Instead, a different nurse came by every four hours or so and gave me pills. Percocet, I heard one say. I didn’t want to take all these drugs. I felt drugged enough and completely removed from whatever warped experience this was.
What about breastfeeding? I asked. The nurse shrugged and said, “You just had surgery. You have to take them.”
When she turned around I put one in my mouth and hid the other in my hand. Two hours later, I woke up in horrific pain. I was going to die. I called out for my husband. He rang the buzzer.
“I’m going to throw up,” I told the nurse. “It hurts.”
She looked confused. Then she saw the pill on my tray. “You didn’t take both?” I shook my head, ashamed. “I’m scared. I don’t want to throw up.” I knew if I threw up, all my stitches would come apart and my organs would fall out. At least, that’s how I felt.
“No, you don’t want to throw up. That would be very painful,” the nurse said. Finally, someone was taking my pain seriously. She rushed, then stabbed a big shot into my thigh. Immediately, I felt peace. “Thank you, thank you.” I felt so much gratitude. I fell asleep.
My parents were in my room. I don’t know how they got there. I don’t remember texting my mother that I’d had the baby. Then I remembered that I didn’t have the baby. I had surgery instead.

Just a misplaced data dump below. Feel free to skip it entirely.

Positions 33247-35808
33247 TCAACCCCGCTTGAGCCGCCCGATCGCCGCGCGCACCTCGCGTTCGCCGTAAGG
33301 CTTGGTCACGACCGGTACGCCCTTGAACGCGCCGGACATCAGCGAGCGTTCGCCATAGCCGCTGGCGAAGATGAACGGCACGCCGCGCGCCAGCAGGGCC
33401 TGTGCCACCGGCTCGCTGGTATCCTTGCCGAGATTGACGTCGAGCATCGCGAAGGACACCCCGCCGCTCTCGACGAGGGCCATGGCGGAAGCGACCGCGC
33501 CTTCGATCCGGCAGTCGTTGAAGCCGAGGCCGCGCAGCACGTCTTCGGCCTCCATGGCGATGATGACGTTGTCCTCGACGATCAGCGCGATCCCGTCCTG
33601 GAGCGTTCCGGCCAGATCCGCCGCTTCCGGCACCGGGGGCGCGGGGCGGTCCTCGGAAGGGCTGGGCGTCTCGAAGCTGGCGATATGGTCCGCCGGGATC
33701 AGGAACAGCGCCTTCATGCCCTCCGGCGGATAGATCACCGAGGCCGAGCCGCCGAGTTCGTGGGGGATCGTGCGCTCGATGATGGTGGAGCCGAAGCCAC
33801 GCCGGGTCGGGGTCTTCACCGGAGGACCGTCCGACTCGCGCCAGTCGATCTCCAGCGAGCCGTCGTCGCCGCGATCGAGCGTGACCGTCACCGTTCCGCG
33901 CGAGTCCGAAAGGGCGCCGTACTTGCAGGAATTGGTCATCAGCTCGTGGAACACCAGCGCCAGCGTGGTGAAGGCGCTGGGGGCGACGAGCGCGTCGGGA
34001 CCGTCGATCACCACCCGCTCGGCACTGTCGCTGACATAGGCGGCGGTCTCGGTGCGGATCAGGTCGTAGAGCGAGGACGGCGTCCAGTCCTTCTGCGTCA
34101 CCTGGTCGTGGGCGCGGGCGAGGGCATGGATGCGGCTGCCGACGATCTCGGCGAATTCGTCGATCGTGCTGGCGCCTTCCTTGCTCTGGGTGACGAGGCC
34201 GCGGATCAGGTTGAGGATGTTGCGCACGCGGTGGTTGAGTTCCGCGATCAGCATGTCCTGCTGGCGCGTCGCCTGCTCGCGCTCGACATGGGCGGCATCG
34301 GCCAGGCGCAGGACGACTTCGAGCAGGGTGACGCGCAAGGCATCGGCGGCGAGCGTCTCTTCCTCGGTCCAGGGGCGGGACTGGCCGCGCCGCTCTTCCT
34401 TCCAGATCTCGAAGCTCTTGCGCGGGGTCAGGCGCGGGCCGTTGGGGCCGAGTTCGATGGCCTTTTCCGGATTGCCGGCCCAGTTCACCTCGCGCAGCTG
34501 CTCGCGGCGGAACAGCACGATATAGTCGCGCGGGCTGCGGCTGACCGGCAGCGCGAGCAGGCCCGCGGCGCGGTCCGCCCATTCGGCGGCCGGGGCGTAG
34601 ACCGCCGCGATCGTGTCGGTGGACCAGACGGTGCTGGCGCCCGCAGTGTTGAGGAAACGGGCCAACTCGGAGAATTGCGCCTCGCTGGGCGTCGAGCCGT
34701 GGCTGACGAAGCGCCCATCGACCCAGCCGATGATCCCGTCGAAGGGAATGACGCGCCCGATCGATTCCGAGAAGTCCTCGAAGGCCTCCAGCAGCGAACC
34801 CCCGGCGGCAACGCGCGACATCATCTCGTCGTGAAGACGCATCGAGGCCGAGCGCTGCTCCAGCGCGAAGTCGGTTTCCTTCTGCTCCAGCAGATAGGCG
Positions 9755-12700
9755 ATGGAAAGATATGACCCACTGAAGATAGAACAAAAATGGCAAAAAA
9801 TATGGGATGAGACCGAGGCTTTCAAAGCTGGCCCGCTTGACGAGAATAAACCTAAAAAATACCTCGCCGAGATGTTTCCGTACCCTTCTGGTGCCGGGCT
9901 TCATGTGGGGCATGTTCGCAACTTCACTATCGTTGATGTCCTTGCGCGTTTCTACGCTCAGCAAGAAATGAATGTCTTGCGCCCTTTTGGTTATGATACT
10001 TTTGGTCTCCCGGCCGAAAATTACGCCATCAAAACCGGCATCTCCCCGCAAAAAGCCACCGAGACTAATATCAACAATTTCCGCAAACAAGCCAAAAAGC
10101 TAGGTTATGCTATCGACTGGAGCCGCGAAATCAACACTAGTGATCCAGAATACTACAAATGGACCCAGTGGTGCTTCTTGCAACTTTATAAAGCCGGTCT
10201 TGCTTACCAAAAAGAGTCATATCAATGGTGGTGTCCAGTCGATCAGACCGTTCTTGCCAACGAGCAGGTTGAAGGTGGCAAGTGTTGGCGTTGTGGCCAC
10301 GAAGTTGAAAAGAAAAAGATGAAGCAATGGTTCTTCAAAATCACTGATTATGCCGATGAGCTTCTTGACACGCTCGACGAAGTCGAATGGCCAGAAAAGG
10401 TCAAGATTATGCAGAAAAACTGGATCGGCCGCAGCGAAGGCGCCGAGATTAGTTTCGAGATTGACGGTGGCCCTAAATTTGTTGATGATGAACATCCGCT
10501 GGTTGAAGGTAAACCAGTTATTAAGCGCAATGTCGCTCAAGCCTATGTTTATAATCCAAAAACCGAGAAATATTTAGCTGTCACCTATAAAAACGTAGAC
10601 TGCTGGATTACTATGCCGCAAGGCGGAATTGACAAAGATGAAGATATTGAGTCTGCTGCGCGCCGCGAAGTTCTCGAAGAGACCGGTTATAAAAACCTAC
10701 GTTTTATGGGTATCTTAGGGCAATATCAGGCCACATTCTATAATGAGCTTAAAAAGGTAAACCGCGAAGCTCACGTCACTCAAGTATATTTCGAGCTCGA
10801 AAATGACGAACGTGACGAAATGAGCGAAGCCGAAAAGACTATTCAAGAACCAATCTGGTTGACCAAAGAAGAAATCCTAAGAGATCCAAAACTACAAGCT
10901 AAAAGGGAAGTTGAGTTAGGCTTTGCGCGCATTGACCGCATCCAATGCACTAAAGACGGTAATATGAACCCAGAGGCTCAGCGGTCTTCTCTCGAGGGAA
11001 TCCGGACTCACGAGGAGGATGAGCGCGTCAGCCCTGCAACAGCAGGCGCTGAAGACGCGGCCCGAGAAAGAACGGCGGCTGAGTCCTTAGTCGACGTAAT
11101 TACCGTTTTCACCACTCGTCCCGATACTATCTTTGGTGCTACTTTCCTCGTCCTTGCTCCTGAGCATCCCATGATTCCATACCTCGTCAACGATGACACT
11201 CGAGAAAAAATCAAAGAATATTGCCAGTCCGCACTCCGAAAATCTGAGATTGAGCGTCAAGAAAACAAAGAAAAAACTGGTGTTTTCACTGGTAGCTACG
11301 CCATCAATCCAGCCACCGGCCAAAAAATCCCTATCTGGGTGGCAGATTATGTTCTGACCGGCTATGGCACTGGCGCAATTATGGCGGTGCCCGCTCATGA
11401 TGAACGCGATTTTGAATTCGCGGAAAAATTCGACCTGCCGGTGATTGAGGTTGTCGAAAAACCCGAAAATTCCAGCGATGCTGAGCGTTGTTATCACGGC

They came in quietly, the one fluorescent light shining a sick light into the sad, gray room. I don’t remember talking to them. But they were holding our baby. Something was on TV. My dad was watching it. There wasn’t joy in the air. The mood was something of pity. My mom felt sorry for me. My husband brought in some kind of oil diffuser. He mentioned the room smelling.
I felt only shame. No one took pictures of me with the baby. I took a selfie of her and me by myself. I sent it to a few people. I decided I would have to pretend to feel joyous. These were important moments, even though they were spoiled. I would not get these back. I texted as many people as I could think of that I had the baby.
I felt like a liar, saying “she was born.” She wasn’t actually born. I decided to tell only a few people the secret I was so ashamed of – I didn’t actually have her. They performed surgery on me, and suddenly, she was here.
Some “friends” visited. My husband excitedly told them I got to 9cm and then I had a c-section. Don’t tell them, I wanted to scream. It’s none of their business. Instead, I said, “It was horrible.” One of my friends smiled. “I heard that’s hard for some mamas,” she said and walked over to my baby in the tray, several feet from my bed, helping herself to hold her. I wanted to kill her, this ridiculous woman who had never been pregnant, never given birth, never had it stolen from her. Who the fuck did she think she was? Still, she sat in my room, and I couldn’t escape. My husband chatted with her, keeping her company. I was quiet. I stared at the TV, willing her to leave. “You’re in such a bad mood,” she teased me. Again, I fought back thoughts of her demise. The nurse came in and offered me my pain meds. My friend thought this was hilarious. “She needs them,” she said. My nurse looked sorry for me for a second. I took them down quickly. Take me away.